3D-printed liquid metal brings stretchable gadgets closer

Liquid metal The structures are free-standing - with liquid metal inside

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Stretchable electronics may start appearing in the near future, after researchers created liquid metal structures on a 3D printer.

A team at North Carolina State University used an alloy of two metals - gallium and indium - that are liquid at room temperature but form a "skin" when exposed to air.

When printed, the shapes can be stretched without reverting to blobs.

The technology could be used for micro-circuits and wearable electronics.

The technique is detailed in the journal Advanced Materials.

"The metal forms a very thin layer of oxide and because of it, you can actually shape it into interesting shapes that would not be possible with normal liquids like water," said the lead author, Michael Dickey.

He explained that the printer used a syringe to stack the droplets on top of one another.

The droplets retained their shape without merging into a single big droplet, which allowed the scientists to then shape the metal.

"It's an additive manufacturing technique, so you're basically directly printing the material in 3D space," Dr Dickey said.

"The resulting structures are soft, and if you embed them in, say, rubber, for example, you can create structures that are deformable and stretchable."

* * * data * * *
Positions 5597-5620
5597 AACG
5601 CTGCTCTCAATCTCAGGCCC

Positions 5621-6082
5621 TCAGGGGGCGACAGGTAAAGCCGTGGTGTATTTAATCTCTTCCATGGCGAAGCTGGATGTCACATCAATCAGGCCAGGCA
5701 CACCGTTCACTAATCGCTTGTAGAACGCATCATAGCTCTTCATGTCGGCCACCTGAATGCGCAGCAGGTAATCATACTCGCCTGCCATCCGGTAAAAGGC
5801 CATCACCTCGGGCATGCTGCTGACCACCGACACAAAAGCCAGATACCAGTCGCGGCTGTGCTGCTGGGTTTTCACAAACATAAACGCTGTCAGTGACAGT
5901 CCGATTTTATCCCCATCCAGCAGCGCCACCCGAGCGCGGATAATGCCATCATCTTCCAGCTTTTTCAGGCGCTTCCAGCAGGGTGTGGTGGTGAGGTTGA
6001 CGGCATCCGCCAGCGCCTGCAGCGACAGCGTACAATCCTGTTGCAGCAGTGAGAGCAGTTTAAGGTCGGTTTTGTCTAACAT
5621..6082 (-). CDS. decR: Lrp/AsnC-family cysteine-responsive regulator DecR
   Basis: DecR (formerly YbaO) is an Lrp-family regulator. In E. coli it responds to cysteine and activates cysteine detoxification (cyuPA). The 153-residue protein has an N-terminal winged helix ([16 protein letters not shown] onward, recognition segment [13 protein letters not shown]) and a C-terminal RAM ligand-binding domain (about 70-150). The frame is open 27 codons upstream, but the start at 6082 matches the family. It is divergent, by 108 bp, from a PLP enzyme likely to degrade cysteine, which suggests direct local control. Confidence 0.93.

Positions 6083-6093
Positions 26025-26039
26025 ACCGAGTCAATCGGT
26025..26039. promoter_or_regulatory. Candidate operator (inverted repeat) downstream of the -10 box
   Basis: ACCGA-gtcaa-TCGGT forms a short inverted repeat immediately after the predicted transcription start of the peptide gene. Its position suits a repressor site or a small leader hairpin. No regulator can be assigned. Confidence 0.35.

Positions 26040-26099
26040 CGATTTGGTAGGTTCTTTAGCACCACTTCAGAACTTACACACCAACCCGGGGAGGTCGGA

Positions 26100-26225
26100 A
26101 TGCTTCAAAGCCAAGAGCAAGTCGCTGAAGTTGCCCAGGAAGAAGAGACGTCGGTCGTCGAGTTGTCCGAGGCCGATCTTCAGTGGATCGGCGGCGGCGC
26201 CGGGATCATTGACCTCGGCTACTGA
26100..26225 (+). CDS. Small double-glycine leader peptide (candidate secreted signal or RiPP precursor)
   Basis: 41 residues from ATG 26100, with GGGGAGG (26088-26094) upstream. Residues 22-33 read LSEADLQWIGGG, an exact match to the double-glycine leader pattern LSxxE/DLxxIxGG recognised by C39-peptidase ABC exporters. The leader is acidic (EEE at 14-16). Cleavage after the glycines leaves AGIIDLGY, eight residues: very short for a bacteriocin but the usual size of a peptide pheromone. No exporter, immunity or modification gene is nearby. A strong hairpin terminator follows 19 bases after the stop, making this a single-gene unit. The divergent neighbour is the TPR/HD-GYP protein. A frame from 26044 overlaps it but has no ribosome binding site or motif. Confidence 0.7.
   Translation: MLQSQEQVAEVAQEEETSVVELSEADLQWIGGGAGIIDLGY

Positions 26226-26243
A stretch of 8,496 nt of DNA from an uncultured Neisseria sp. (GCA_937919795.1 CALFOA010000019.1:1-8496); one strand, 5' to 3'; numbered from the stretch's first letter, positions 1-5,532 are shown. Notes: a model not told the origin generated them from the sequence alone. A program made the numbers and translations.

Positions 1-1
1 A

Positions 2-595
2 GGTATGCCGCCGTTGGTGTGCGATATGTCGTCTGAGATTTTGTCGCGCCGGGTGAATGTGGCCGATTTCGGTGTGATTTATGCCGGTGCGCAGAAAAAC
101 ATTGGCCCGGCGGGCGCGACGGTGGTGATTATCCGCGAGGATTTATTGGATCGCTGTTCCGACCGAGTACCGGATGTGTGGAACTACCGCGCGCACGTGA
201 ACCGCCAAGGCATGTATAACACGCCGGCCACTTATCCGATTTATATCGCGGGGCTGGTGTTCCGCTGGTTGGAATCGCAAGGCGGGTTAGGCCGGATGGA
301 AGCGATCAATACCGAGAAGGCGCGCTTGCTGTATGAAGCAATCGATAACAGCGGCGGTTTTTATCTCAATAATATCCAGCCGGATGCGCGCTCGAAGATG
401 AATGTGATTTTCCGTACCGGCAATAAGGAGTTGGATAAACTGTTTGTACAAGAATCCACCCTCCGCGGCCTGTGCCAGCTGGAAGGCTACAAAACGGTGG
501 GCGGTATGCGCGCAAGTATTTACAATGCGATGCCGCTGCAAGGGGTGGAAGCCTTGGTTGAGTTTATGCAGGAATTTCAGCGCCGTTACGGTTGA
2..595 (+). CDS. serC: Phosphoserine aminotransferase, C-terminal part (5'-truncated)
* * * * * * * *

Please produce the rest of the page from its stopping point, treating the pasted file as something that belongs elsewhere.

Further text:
Gadget makers could potentially use the technique to make connections between electronic components that would not break if their device was pulled or twisted.

Wearable tech

The work was "potentially revolutionary," said Jason Heikenfeld, professor of electrical engineering at the University of Cincinnati, who was not involved in the research.

"Folks have tried to work with liquid metal for some time - some of us when we were younger would break up a thermometer and you'd see liquid metal - mercury - go all over the place," he said.

"It was evidence that although these materials have a significant upside, in terms of what you can do with them, they are extremely challenging to work with."

Flexible electronics are starting to emerge, with companies such as Samsung, LG and Nokia experimenting with bendy displays for phones and televisions.

But this technology was not stretchable - something you could achieve when you involved liquid metals, said Dr Heikenfeld.

"Stretchable is a whole other game because you're now talking about wearable and conformable," he said.

He added that the recent research also addressed another important issue of using liquid metals - toxicity. Unlike mercury, the gallium and indium alloy was safe, he said.

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